US Senate Committee decided to sue Zuckerberg of Facebook, Dorsey of Twitter, Pichai of Google

US Senate committee decided to sue Zuckerberg of Facebook, Dorsey of Twitter, Pichai of Google - facebook cambridge analyticaThe Senate Commerce Commission voted Thursday to clear subpoenas for Facebook CEO Mark Zuckerberg, Google's Sundar Pichai and Twitter's Jack Dorsey.

The commission's unanimous vote marked the beginning of a new bipartisan initiative against Big Tech companies, which have come under increasing scrutiny and pressure by state attorneys general on issues of competition, consumer privacy and hate speech. .

Big Tech again under indictment

The Department of Justice has asked Congress to lift legal protections for online platforms like Facebook (Facebook shares - NYSE: FB), Google (NYSE: GOOG, GOOGL) and Twitter (NYSE: TWTR). The proposed changes would remove some of the fundamental protections that have protected companies from legal liability in the past for what people post on their platforms.

Among the Democrats' central criticisms is the fact that social media platforms have failed to fight disinformation in general and election-related disinformation in particular. At a White House event last week, officials said the legislative proposal protects the internet and prevents underhanded manipulation by social media.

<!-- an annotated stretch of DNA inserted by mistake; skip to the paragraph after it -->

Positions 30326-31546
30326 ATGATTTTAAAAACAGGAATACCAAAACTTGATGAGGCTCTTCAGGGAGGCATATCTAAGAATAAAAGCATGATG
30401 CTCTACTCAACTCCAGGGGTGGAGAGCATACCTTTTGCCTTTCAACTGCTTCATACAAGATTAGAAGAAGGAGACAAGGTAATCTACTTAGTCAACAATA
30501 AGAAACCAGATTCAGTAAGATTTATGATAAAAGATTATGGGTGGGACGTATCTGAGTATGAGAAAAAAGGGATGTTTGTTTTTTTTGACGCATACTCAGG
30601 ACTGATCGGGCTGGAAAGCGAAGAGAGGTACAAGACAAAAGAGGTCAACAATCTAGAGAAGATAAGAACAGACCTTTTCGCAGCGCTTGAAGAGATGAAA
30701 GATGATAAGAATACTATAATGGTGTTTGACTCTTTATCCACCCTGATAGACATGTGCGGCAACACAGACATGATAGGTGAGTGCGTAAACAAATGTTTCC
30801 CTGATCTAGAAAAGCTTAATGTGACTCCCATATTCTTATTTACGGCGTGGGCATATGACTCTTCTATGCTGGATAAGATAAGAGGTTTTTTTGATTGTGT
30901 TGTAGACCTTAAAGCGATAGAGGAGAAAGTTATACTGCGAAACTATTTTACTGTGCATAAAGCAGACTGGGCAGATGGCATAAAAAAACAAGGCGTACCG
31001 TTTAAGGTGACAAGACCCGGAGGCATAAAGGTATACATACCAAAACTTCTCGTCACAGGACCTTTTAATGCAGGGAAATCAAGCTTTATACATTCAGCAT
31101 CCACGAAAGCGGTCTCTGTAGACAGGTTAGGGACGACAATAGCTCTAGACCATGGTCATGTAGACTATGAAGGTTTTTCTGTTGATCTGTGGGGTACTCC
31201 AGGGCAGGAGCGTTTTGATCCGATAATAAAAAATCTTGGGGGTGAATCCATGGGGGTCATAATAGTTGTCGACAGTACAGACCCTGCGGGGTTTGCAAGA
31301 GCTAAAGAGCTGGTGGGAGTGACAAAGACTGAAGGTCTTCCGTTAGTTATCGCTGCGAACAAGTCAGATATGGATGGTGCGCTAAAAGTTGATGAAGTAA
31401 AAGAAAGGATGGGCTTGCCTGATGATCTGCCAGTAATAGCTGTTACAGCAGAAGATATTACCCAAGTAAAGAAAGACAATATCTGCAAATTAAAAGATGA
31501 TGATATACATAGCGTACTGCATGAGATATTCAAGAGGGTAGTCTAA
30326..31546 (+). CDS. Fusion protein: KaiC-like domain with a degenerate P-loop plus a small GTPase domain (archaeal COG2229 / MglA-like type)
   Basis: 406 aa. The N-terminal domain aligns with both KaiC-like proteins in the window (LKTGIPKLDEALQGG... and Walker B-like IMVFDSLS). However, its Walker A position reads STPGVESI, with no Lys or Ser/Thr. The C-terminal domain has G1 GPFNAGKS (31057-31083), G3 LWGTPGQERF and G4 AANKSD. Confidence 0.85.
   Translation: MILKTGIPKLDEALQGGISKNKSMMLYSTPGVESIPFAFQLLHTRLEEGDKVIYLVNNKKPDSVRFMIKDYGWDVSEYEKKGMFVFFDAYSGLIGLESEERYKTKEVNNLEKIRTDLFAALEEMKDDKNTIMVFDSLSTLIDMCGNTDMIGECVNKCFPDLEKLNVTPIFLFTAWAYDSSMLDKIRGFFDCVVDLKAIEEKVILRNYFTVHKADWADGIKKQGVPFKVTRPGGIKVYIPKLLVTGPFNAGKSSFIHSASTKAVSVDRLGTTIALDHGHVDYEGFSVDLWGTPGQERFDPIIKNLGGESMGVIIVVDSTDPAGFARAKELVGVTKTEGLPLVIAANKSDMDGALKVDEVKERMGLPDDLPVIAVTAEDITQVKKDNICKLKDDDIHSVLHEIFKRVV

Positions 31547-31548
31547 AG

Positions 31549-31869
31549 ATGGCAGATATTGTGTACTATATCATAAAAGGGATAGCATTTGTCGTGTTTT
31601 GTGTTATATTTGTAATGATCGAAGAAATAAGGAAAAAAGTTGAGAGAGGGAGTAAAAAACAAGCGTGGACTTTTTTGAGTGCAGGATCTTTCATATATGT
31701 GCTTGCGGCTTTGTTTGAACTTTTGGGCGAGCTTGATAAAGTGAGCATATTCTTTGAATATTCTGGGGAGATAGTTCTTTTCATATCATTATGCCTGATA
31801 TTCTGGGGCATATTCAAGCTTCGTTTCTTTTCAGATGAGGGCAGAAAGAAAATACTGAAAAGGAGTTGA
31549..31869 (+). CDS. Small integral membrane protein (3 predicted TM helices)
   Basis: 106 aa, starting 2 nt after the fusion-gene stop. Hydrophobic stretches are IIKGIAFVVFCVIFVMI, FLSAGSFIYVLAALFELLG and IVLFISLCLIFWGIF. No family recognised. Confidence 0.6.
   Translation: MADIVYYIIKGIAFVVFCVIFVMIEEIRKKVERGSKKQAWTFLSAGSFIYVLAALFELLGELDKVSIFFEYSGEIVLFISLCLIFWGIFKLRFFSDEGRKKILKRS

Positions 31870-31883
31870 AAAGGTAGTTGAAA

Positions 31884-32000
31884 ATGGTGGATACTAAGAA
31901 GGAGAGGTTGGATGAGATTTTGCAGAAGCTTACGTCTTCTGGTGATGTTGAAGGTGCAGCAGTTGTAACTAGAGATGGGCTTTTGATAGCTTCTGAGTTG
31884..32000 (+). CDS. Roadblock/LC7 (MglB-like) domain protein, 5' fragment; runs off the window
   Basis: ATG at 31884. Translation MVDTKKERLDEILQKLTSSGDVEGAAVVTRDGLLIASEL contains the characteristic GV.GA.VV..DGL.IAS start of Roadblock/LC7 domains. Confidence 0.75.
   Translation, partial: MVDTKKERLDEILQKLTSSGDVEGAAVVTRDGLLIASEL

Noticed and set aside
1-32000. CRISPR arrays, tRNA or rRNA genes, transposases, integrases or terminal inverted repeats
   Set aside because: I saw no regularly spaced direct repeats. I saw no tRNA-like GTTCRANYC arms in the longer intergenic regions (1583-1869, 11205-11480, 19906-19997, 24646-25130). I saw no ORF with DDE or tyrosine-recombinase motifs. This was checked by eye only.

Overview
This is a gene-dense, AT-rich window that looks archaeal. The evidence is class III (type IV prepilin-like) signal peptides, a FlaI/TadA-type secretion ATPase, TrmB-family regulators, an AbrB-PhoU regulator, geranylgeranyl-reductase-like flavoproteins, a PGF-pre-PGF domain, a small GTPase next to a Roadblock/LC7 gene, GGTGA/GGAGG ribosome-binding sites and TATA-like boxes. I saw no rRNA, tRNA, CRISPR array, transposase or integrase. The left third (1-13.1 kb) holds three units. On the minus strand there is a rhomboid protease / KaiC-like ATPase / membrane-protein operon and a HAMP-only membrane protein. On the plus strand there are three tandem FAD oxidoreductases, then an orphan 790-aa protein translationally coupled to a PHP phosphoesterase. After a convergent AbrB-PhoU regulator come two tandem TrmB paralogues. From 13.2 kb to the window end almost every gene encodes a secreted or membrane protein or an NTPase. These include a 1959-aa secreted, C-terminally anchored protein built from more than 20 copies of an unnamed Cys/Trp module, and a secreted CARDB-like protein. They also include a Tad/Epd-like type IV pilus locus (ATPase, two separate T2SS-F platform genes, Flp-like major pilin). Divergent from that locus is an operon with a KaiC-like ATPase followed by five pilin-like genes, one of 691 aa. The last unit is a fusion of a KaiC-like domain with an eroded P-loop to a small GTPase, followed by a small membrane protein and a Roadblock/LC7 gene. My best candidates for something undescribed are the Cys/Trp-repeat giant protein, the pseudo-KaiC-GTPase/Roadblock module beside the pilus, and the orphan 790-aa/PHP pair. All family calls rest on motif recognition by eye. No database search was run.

Additionally, Attorney General William Barr said the administration will seek rules to provide people with the ability to sue online platforms for "bad faith censorship."

Democrats also focused their criticism of social media platforms primarily on hate speech, disinformation and other content that can incite violence or prevent people from voting. Republicans, on the other hand, have accused the social media giants of deliberately and in bad faith censoring the most conservative posts in ideology.

Antitrust action for Google

The three CEOs have been summoned to testify as the Justice Department moves towards antitrust action against Google. Lawmakers and consumer protection agencies accuse Google of abusing its domain in online search and advertising to stifle competition and increase its profits.

Google said that while its businesses are large, they are useful and beneficial to consumers. It claims its services face ample competition and have sparked innovations that help people manage their lives.

Most of its services are offered for free in exchange for personal information that helps Google sell its ads. For over a year, the Department of Justice and the Federal Trade Commission have carried out extensive antitrust investigations of large tech companies, examining whether Google, Facebook, Amazon hurt competition, stifled innovation, or otherwise hurt consumers.

In the House, a judicial subcommittee carried out its own radical, bipartisan investigation of Big Tech's market dominance. Zuckerberg and Pichai as well as Amazon CEO Jeff Bezos and Apple CEO Tim Cook testified in a highly anticipated hearing in July.